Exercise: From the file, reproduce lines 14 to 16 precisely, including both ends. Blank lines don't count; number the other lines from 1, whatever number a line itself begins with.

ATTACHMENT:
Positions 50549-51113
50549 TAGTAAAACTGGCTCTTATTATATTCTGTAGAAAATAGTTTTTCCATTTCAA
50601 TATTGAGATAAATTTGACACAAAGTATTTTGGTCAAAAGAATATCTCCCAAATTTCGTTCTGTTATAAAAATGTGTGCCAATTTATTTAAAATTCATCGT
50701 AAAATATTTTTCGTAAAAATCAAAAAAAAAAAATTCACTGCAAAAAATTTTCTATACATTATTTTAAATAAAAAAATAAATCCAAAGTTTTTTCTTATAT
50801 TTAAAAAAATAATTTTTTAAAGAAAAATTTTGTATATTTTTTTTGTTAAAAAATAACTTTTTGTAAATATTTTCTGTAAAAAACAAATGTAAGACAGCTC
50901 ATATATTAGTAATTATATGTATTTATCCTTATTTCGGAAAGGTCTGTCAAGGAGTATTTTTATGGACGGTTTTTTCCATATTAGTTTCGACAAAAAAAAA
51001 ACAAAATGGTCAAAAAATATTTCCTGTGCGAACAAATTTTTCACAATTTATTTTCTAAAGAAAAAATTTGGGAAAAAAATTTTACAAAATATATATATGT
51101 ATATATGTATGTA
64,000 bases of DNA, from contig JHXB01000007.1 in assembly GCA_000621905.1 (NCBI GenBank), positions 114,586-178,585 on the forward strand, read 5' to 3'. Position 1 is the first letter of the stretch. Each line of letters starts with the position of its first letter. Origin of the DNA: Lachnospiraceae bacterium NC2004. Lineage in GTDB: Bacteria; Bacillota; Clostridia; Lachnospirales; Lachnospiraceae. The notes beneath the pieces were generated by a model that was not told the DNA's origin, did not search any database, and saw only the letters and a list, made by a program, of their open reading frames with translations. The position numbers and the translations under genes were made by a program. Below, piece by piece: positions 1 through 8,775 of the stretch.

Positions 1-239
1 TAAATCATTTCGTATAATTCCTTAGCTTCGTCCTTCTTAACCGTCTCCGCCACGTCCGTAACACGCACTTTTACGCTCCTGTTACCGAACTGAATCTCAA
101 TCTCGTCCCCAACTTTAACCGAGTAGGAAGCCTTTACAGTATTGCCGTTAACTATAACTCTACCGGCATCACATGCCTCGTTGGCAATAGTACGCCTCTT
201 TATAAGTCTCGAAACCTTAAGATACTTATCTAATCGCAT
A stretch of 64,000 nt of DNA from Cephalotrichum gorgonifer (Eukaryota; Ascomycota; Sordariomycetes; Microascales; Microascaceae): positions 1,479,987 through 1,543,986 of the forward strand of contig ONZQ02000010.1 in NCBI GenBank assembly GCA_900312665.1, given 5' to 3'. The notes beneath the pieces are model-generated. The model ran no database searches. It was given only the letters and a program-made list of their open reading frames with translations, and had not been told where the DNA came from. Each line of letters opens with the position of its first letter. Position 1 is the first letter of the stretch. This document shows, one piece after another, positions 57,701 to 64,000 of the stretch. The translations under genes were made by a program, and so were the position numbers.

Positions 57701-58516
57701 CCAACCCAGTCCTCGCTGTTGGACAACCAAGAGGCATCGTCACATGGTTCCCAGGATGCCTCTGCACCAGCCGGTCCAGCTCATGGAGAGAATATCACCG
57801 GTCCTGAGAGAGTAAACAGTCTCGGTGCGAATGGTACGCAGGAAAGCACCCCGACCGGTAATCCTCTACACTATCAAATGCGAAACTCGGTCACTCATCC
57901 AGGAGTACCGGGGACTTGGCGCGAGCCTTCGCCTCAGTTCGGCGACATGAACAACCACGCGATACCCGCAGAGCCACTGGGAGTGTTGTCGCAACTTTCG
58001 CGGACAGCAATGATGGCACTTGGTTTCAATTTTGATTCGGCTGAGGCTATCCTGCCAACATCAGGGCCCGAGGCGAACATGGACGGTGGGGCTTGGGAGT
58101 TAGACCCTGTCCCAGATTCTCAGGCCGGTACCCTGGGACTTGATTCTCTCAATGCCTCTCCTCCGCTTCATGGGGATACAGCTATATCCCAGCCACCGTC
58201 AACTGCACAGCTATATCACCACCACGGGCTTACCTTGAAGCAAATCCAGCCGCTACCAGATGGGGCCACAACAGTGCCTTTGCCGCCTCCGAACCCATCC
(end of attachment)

A stretch of 64,000 nt of DNA from Cephalotrichum gorgonifer (Eukaryota; Ascomycota; Sordariomycetes; Microascales; Microascaceae): positions 1,479,987 through 1,543,986 of the forward strand of contig ONZQ02000010.1 in NCBI GenBank assembly GCA_900312665.1, given 5' to 3'. The notes beneath the pieces are model-generated. The model ran no database searches. It was given only the letters and a program-made list of their open reading frames with translations, and had not been told where the DNA came from. Each line of letters opens with the position of its first letter. Position 1 is the first letter of the stretch. This document shows, one piece after another, positions 57,701 to 64,000 of the stretch. The translations under genes were made by a program, and so were the position numbers.

Positions 57701-58516
57701 CCAACCCAGTCCTCGCTGTTGGACAACCAAGAGGCATCGTCACATGGTTCCCAGGATGCCTCTGCACCAGCCGGTCCAGCTCATGGAGAGAATATCACCG